samzenpus from the you-keep-using-that-word-I-do-not-think-it-means-what-you-think-it-means dept.
MojoKid writes "Several months ago, AT&T notified customers that it would begin throttling network speeds for users who exceeded a certain threshold, with the definitive throttle point defined as an imprecise "the top 5% of mobile data users." The company has issued a statement clarifying this policy after irate customers with unlimited data plans demanded to know what the cap was and how the company determined who should and shouldn't be throttled. The magic number is 3GB, which conveniently happens to be the maximum amount of tiered bandwidth AT&T will sell you. So why would AT&T want unlimited users to move to tiered pricing when its maximum tier is also set at 3GB? Simple — the amount of money the company makes on customers who exceed that 3GB limit. The fine print reads: 'If 3GB is exceeded, an additional 1 GB is automatically provided at a rate of $10 for each additional 1 GB.' Anyone using above 3GB on an unlimited plan is a customer who isn't paying enough for the privilege (from AT&T's perspective)."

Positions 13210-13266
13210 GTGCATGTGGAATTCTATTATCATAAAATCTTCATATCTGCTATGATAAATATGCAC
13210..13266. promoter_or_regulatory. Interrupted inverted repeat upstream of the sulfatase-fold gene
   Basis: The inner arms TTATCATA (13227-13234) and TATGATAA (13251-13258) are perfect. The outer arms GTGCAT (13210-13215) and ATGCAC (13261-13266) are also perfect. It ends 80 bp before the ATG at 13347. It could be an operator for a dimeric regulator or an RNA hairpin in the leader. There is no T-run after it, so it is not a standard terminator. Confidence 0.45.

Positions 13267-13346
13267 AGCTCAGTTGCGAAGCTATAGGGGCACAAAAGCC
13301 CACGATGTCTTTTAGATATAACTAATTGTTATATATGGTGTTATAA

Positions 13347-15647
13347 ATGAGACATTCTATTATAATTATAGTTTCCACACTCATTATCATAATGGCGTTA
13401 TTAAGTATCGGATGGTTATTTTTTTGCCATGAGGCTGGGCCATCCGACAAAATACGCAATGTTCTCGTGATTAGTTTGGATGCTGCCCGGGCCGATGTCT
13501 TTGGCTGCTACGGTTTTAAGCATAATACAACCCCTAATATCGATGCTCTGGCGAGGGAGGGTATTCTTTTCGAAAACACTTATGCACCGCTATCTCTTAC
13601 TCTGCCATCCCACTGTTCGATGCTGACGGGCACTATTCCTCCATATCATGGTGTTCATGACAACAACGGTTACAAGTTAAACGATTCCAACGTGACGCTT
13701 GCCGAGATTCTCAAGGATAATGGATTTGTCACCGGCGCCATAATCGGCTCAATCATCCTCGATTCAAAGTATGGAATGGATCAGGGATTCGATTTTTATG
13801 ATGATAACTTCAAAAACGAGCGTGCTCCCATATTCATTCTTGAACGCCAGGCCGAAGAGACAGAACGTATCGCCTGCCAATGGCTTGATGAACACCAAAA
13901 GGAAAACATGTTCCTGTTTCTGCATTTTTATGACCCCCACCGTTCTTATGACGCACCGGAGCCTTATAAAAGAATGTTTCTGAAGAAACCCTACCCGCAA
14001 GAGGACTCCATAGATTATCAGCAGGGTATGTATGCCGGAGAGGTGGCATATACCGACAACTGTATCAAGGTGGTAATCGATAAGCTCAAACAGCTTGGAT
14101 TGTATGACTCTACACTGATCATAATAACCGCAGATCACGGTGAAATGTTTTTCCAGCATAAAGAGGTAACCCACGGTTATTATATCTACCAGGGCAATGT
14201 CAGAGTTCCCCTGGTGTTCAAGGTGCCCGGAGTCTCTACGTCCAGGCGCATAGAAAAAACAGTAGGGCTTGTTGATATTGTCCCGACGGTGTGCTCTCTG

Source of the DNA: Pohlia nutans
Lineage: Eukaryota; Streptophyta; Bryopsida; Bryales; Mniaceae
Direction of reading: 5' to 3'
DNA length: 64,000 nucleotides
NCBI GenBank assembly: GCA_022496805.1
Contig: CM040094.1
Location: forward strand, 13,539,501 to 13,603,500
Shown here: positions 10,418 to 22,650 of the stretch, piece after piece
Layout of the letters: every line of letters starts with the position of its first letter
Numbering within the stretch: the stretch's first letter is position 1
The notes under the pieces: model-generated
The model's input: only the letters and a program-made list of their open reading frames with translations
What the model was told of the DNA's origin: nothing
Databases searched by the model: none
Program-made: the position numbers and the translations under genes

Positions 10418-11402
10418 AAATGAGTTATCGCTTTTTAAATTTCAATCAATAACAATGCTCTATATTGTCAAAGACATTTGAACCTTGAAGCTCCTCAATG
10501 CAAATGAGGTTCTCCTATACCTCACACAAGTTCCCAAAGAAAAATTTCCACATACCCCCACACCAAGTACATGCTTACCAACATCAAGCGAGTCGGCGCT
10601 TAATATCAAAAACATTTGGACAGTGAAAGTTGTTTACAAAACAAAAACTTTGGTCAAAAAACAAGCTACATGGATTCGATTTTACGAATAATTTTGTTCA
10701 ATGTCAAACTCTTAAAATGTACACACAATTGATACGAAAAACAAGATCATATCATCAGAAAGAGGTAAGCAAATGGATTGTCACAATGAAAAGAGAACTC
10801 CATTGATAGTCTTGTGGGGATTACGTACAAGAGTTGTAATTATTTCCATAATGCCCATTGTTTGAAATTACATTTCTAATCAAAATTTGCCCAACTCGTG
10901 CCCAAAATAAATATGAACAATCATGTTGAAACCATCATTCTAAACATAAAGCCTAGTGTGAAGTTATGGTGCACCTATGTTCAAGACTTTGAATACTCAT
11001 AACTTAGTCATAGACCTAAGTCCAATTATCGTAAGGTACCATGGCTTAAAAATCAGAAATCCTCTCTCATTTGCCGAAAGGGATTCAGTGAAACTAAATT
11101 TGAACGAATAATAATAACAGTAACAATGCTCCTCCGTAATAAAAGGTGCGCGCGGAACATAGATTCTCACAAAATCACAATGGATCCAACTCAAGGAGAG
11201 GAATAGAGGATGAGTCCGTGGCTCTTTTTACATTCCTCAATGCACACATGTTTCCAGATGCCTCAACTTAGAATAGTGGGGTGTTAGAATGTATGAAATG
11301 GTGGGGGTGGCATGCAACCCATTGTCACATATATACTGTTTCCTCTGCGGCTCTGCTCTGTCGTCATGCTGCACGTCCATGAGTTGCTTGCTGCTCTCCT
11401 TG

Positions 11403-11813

It was kinda like stuffing the wrong card in a computer, when you're
stickin' those artificial stimulants in your arm.
-- Dion, noted computer scientist